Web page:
Do bats adapt to gates at abandoned mines?

June 20, 2018, Wiley
bat
Big eared townsend bat (Corynorhinus townsendii) Credit: Public Domain

Abandoned mines can serve as roost sites for bats, but because the mines pose serious risks to humans, officials often install gates at their entrances. With more than 80,000 abandoned mines in the southwestern United States, these subterranean habitats are important to bat survival as human disturbances from recreation and other activities at natural caves are affecting their use by bats.

A new Journal of Wildlife Management study found that most installed today do not impede usage of the site, with bats acclimating over time after gates are placed. The new findings are important because prior to the study, biologists knew little about the effect of gates on bat behavior.

Certain factors were more important than gate design in predicting the presence of some bat species, including elevation, portal area, number of mine levels and entrances. Although the researchers saw no difference in ' responses to gate height or material, less maneuverable bat species initially collided and landed more frequently on gates than did agile .

The findings will inform management on closure methods at caves and abandoned in the United States and beyond.

"Bats are often viewed negatively, but they are critical to our ecosystems," said lead author Dr. Carol Chambers, of Northern Arizona University. "Bats face many difficulties today, from white-nose syndrome to habitat loss. Our findings help protect these animals and keep humans safe."

Explore further: Feds won't designate critical habitat for threatened bat

More information: Journal of Wildlife Management (2018). DOI: 10.1002/jwmg.21498

Related Stories

Fungus that's killing millions of bats 'isn't going away'

November 5, 2013

University of Illinois researchers say that an infectious and lethal cold-loving fungus that has killed an estimated 6 million bats in North America can persist indefinitely in caves whether there are bats in them or not.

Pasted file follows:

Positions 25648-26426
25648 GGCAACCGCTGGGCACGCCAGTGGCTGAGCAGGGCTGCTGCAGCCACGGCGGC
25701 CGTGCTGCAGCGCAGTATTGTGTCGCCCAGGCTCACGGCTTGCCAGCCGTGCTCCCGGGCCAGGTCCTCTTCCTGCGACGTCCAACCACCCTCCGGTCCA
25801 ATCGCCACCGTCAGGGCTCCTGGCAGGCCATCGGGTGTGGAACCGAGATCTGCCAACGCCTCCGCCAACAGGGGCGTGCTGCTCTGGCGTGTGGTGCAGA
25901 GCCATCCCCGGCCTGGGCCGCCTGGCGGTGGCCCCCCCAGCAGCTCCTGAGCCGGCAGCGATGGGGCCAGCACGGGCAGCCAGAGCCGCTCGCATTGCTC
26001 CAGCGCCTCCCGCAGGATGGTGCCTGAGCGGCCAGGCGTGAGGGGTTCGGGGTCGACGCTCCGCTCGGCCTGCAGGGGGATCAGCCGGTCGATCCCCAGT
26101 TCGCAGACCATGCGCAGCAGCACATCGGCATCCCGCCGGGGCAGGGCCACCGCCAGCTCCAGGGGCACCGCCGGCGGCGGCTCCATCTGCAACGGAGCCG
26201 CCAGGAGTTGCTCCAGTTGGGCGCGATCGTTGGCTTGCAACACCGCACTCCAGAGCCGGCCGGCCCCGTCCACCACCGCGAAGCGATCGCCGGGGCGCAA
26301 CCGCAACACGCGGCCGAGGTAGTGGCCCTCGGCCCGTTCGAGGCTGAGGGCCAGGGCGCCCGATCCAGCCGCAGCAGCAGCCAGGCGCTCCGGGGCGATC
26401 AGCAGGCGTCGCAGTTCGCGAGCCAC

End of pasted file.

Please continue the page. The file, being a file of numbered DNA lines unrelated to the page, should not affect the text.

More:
Recommended for you

Apple pivot led by star-packed video service

March 25, 2019

With Hollywood stars galore, Apple unveiled its streaming video plans Monday along with news and game subscription offerings as part of an effort to shift its focus to digital content and services to break free of its reliance ...

How tree diversity regulates invading forest pests

March 25, 2019

A national-scale study of U.S. forests found strong relationships between the diversity of native tree species and the number of nonnative pests that pose economic and ecological threats to the nation's forests.

Scientists solve mystery shrouding oldest animal fossils

March 25, 2019

Scientists from The Australian National University (ANU) have discovered that 558 million-year-old Dickinsonia fossils do not reveal all of the features of the earliest known animals, which potentially had mouths and guts.

Earth's deep mantle flows dynamically

March 25, 2019

As ancient ocean floors plunge over 1,000 km into the Earth's deep interior, they cause hot rock in the lower mantle to flow much more dynamically than previously thought, finds a new UCL-led study.

0 comments

Please sign in to add a comment. Registration is free, and takes less than a minute. Read more

Click here to reset your password.
Sign in to get notified via email when new comments are made.